Successful businesses recognise that they will need to adapt. That they need to scrutinise their practices, alter existing or develop new products and services, better align their models to markets and so on. Whilst marketing strategies, fulfilment plans and financial forecasts are regularly altered, though, digital infrastructure is all too often left to stagnate. Consider just how quickly technology has developed in recent years, and you’ll soon realise why regularly assessing these setups is just as important as scrutinising any other part of your business’s IT infrastructure management plan.
Consider your network. This resource plays a vital role in virtually all modern businesses. To most, it could quite reasonably be described as indispensable and, should it fail, the effects are highly corrosive. Surveys conducted by ITIC revealed that losses attributable to downtime typically exceed $100,000 per hour.1 Another, conducted by SanDisk, revealed that slow connections result in an organisation’s employees waiting one week for resources to load every year.2
Digest that information for a moment and then ask yourself: when did you last check your computer network’s overall health? When did you last confirm that it was running at optimum capacity? Considering the losses you’d suffer if it failed – or was simply operating less efficiently – we’d imagine it wasn’t recent enough.
The same principle applies to numerous other forms of seemingly omnipresent business tech. Cyber security solutions can rapidly become outdated and ineffective. Software than once greatly aided productivity can cease to add the value it once did. Vitally, as technology develops, it provides better and more innovative solutions to problems; organisations that remain mindful of this and actively consider how new technology can drive further organisational efficiencies are certain to be more successful than those that do not.
Once indispensable – now insignificant
The fax machine was once a truly transformative piece of hardware. Having gained traction in the 1980s (the technology actually dates back to the nineteenth century), it enabled the rapid exchange of documents over telephone lines. In turn, this meant businesses were less reliant on physical post. With the internet and email, however, it has become significantly less relevant.
Physical forms of infrastructure are now, thanks to virtualised alternatives, typically no longer required. The same is true of software licenses. In each instance, businesses can now purchase the processing power, licenses, storage space etc. that they require for a single monthly fee. Not only does this result in savings, but also highly-agile infrastructures: extra space or additional licenses can be purchased and accessed instantly meaning that growth does not hinder productivity.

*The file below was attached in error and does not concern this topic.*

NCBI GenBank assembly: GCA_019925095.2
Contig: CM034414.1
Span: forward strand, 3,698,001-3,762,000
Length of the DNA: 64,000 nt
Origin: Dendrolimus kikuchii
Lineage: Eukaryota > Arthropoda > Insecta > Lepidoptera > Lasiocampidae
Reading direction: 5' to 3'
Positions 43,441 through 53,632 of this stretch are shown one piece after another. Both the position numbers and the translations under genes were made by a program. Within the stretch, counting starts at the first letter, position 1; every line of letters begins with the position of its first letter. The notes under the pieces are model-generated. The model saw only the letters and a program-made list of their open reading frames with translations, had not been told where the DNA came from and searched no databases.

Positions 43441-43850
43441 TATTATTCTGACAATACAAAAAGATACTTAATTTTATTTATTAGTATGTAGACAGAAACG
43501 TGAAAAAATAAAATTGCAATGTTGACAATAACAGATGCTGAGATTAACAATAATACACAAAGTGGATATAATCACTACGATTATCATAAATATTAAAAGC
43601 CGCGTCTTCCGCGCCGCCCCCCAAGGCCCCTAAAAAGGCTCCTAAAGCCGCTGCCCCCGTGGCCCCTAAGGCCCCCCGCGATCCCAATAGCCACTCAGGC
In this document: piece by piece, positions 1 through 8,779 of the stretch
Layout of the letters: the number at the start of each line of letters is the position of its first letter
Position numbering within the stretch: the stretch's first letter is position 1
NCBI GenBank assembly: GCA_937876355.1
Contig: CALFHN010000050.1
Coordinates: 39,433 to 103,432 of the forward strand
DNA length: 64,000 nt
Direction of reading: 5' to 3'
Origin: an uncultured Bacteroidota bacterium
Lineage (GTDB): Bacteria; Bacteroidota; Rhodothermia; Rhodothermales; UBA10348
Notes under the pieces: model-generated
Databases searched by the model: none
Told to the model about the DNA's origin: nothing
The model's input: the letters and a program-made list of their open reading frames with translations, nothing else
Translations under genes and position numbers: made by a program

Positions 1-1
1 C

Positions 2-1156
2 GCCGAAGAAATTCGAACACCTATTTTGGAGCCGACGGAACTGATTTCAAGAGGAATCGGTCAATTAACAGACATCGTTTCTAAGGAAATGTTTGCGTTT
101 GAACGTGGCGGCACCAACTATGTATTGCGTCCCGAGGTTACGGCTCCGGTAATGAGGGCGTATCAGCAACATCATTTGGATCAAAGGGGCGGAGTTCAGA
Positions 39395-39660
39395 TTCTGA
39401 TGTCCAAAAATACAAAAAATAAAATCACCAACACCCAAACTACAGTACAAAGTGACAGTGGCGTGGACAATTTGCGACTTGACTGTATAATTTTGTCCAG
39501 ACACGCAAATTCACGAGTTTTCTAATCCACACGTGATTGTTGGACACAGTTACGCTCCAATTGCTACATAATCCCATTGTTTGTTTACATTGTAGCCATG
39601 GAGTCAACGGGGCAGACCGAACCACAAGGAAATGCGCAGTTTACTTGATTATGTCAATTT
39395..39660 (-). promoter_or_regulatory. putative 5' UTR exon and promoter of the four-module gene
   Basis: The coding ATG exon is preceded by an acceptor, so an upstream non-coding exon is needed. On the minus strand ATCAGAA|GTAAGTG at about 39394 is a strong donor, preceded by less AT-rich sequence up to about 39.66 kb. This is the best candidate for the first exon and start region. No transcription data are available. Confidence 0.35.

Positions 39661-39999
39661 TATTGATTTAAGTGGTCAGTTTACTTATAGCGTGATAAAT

Driving positive upheaval
Adopting new technology does more than just improve existing functions, it can lead to truly transformational positive change. Recent surveys, conducted by PTC, have revealed that 60% of enterprise executives believe that findings generated by IoT devices will shape their business strategies. An impressive 40% of respondents that had adopted new technologies also stated that the main benefit of its implementation had been increased productivity.3
Ensuring that big data and analytical tools are being leveraged is certain to be vital to success. Figures released by IDC revealed that large companies are expected to have spent $187 billion on data analytics in 2019.4 The valuable insights that can be derived from the truly gargantuan amount of data that customers and even prospective customers generate are – provided with the infrastructure needed to analyse them is in place – capable of driving significant organisational improvement.
Amalgamating salient metrics derived from various sets of data into dashboards via APIs is a particularly powerful tool capable of expediting complex decisions and monitoring real-time performance, for example.
Finally, developing flexible working environments is becoming key to the vital task of attracting and retaining exceptional people. A recent survey, conducted by the Chartered Institute of Personnel and Development5 found that three out of all five respondents worked longer hours than they wanted to. A further 15% reported that they were actively seeking roles that would afford them more flexible conditions and 42% would seriously consider an offer than provided them with more accommodating circumstances.
Amongst employees that enjoyed more flexible environments, 43% reported that it positively impacted their mental health and 69% claimed that they were more productive.
With change comes great opportunity. Regularly reviewing digital assets and identifying shortcomings is an essential means of both ensuring that existing infrastructure is performing as it should and to optimum capacity. Additionally, it provides an opportunity to discover ways businesses can develop new and beneficial practices.
ROCK’s technology auditing services combine our unparalleled IT infrastructure transformation services with a collaborative approach to identify and address deficiencies in clients’ infrastructures as well as propose new tech-based strategies designed to yield unrelenting growth and progress.
- ITIC, One Hour of Downtime Costs >$100k for 95% of Enterprises
- Hexus, Users lose a full working week every year due to slow computers
- PTC, 14 Digital Transformation Statistics & Why They Matter to the Enterprise
- IDC, IDC Forecasts Revenues for Big Data and Business Analytics Solutions Will Reach $189.1 Billion This Year with Double-Digit Annual Growth Through 2022
- CIPD, UK Working Lives